You have to consider the time of investment into drivers for an operating system only single digits of the market uses compared to one that 90% of the market uses. If the potential customers are too few, it's just not worth the investment. They're companies. They're in it for money in the end.
    I understand the point you're trying to make, but as a counter ask: if this is true, then why did nVidia bother to make a driver for my outdated workstation (non-gaming) graphics card? These companies are already putting in the effort in varying amounts, they just need to go further in.

    As a graphics card company, I would be recognizing that gaming on Linux is growing more and more popular. Some indie game devs are targeting cross-platform backends to help make this happen, but larger game companies are also making the effort too. I have Saints Row 3 on my Linux machine at home. That's a game that was also on Xbox and PlayStation.

    A lot of people don't make the full switch to Linux because of gaming. That may change within the next decade.

    ----------------------

    As an aside, I have to comment that I'm surprised at any pro-Windows sentiment from anyone here. Here's why:

    Politically, I see democrats/liberals as idealists who think that people are basically good, and conservatives/republicans as realists who acknowledge that a good deal of people are ..........ty to each other and will always be.

    In recent discussions, it's pretty apparent that I'm one of the few or only politically conservative people here, out of those who have spoken out anyway. So in being surrounded by idealists, I'd expect others to have the starry-eyed vision of the future where we can tell Microsoft to f itself and have freedom to use our computers the way we want with other operating systems, not necessarily Linux.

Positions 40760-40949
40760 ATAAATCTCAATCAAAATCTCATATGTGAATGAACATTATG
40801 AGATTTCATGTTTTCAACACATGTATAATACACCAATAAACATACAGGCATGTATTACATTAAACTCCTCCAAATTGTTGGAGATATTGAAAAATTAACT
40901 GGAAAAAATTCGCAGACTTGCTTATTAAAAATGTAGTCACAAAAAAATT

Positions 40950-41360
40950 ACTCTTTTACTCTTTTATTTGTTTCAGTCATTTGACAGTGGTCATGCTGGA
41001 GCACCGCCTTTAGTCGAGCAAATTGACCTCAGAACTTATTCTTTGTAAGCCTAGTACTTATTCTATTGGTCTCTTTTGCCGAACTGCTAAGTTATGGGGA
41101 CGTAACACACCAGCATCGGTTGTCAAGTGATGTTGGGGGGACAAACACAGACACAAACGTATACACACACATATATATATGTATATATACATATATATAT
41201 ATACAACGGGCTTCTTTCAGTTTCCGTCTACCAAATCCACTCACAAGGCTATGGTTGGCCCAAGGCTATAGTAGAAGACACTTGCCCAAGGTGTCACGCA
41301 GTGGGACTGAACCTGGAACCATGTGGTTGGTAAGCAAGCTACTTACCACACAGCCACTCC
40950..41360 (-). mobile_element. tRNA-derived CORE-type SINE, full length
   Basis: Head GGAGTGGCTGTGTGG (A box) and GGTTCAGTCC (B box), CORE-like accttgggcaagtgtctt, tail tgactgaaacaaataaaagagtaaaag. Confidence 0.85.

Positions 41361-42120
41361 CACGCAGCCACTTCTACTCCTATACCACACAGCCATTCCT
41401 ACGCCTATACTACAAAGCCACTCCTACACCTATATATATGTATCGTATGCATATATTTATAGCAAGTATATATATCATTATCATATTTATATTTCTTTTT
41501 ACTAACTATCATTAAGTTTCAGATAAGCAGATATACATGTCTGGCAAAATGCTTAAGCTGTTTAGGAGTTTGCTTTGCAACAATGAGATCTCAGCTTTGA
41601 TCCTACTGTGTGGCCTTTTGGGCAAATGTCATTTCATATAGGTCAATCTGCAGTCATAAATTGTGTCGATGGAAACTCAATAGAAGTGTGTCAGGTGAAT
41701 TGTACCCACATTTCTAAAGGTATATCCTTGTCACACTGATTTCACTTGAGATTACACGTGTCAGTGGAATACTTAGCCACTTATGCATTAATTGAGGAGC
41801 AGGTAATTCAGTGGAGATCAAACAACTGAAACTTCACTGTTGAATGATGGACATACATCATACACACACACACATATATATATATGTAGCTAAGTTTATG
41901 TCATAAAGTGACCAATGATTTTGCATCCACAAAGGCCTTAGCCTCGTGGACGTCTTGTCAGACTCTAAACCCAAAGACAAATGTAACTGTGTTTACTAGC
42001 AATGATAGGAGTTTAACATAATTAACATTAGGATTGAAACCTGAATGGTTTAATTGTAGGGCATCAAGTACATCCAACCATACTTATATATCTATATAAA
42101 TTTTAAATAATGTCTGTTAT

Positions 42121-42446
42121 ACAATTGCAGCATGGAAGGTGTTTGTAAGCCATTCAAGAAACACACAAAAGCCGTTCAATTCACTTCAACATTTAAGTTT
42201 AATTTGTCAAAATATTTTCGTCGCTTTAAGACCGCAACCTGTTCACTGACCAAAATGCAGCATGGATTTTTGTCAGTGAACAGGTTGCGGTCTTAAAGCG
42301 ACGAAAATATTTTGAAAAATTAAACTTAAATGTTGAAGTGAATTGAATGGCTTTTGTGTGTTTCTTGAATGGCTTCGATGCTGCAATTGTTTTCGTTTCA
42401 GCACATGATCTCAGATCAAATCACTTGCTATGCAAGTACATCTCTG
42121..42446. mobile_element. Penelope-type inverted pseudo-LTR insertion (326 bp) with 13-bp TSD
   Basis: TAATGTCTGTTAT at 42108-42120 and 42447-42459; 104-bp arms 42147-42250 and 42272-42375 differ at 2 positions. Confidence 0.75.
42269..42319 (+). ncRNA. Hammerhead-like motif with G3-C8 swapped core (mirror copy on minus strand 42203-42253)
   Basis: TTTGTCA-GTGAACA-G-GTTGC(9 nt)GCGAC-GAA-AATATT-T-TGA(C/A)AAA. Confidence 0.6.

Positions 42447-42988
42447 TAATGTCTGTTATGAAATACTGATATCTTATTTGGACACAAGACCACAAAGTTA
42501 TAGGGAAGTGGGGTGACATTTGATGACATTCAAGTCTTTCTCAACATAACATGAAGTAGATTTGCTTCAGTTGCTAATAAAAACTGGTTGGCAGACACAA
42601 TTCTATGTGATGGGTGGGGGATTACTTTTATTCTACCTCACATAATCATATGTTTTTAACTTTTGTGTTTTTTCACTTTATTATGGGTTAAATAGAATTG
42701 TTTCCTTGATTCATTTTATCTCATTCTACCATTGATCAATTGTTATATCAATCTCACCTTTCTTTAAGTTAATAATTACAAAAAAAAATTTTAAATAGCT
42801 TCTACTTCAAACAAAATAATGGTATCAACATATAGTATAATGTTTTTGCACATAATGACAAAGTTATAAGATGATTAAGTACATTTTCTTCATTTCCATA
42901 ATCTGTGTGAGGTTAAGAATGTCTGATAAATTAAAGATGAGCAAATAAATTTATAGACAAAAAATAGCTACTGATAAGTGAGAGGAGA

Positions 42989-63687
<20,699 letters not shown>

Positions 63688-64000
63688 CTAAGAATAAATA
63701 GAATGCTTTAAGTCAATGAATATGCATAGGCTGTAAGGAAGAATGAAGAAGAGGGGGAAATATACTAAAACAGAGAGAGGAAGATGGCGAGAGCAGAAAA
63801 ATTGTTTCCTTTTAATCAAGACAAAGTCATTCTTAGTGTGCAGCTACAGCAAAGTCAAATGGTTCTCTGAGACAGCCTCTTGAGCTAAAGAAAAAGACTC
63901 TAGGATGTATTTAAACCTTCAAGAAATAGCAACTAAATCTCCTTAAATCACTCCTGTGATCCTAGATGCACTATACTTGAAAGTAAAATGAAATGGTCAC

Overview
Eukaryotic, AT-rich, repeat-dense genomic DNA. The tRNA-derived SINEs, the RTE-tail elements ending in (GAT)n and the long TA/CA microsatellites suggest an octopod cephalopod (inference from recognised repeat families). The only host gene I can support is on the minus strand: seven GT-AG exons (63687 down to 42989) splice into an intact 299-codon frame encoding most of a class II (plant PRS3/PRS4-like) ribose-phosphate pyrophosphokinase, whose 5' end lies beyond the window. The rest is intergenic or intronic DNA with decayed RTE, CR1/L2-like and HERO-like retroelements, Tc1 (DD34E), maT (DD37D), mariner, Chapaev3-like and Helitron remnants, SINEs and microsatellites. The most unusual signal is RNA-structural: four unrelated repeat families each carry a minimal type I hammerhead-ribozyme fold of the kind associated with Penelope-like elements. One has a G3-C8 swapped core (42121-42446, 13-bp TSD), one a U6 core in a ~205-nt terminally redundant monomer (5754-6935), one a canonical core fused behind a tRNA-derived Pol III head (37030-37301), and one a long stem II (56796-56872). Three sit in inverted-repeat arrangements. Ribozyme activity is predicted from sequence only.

History has shown that Microsoft/Windows has become crappier over time, and that trend is unlikely to reverse itself. Similarly, history has also shown that people are ..........ty to each other since the beginning, and that's not likely to change either for many, many reasons. I believe this as a realist political conservative.

    However, when it comes to software/OSes, I am a starry-eyed idealist because it is a fact it's just a matter of writing the code and fixing bugs, even if there is a huge amount of it to do. It is 100% possible, through the actions of yourself and others who code, to make Linux awesome and to make things work nicely on it.

    You can code anything you want, but you can't change how people think. This is my belief.
    ----------------------